Continued from What Kenya Did To Me,- Kibera Part 1
Ashnil Samburu Camp: February 21-22, 2016
We leave the main road and turn onto an access road to Samburu Nature Reserve. The jeeps are stopped and each guide pops the roof so we can stand and take photos from inside. We are immediately faced with a large group of gazelles. Some are grants, some thomsons, I hear the other members of our tour saying, but I can’t tell the difference. I just want to take pictures of them. They are everywhere. Some are standing up to reach into the tree limbs where they graze on bits of tender shoots; others lie under trees for shade. I see large anthills we are told are termite mounds; numerous little nests hang in trees with yellow birds fluttering about. A crane flies about our heads and I follow him and capture him in mid-flight. Yay! First exciting shot! Monique and I are the greenhorns among our group of pro- and semi-pro photography enthusiasts. I am having sensory overload, so much to see. We head for the lodge to get settled, then it will be an afternoon game drive.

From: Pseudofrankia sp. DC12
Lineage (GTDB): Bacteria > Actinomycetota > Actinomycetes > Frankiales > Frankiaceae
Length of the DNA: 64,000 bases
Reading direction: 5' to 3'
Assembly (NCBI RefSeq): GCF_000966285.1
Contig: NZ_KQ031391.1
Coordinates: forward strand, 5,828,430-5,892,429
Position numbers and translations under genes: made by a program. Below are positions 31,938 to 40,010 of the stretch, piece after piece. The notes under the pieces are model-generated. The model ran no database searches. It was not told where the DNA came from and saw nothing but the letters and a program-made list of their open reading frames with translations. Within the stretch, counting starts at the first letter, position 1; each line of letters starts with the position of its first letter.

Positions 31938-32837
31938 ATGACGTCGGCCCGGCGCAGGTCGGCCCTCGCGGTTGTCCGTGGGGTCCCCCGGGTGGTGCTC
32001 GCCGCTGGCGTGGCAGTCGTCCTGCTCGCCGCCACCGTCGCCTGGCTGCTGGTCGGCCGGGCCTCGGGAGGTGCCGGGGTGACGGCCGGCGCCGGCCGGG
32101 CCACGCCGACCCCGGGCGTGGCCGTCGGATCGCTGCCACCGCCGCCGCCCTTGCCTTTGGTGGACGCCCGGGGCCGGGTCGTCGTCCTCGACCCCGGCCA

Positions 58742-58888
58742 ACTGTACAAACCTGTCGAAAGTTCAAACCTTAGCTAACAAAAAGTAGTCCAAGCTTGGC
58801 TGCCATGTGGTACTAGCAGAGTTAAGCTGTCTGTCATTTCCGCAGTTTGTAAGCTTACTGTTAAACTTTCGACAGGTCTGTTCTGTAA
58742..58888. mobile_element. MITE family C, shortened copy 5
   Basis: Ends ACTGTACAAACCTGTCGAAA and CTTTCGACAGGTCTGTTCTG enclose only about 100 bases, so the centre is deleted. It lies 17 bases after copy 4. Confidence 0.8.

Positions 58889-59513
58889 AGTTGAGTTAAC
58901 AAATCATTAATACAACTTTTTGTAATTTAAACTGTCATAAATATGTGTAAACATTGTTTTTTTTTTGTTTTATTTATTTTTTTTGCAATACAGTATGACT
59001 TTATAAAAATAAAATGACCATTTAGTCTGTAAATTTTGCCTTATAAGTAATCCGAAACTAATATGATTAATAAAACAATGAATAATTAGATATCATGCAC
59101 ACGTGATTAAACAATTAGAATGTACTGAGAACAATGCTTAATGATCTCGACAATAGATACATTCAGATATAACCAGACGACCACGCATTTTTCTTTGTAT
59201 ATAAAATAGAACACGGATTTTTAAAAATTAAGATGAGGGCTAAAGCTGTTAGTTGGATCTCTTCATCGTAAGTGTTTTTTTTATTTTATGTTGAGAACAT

If I was excited about the crane, you should have seen me with the Grevy’s zebra – this is where most of them live. They are extremely rare – fewer than 2,000 remaining in the wild – and hunted for their extraordinary coats. We are fortunate, a male strolls by. He is alone, walking a steady pace forward and seems to know exactly where he wants to go.
We spend the day combing the countryside, up over hills, following paths and making our own trails. The animals pay no attentions to us as they move to the river to drink in its coolness and bathe. We spend some special time with a lovely ham of a giraffe and then he is joined by two others. ( top photo) They have long black tongues and their eyebrows give them an expression of superiority. I love them instantly, they seem harmless and cooperative.
The sun is going down, the full moon has taken its place in the sky and we catch a lucky break – we get to see a pride of lions out hunting by its light.
Monique and I change into our dinner attire. The staff have put together cocktail hour down by the river. We take pictures of the moon shining above the water and we all laugh like pirates at the spoils of our day.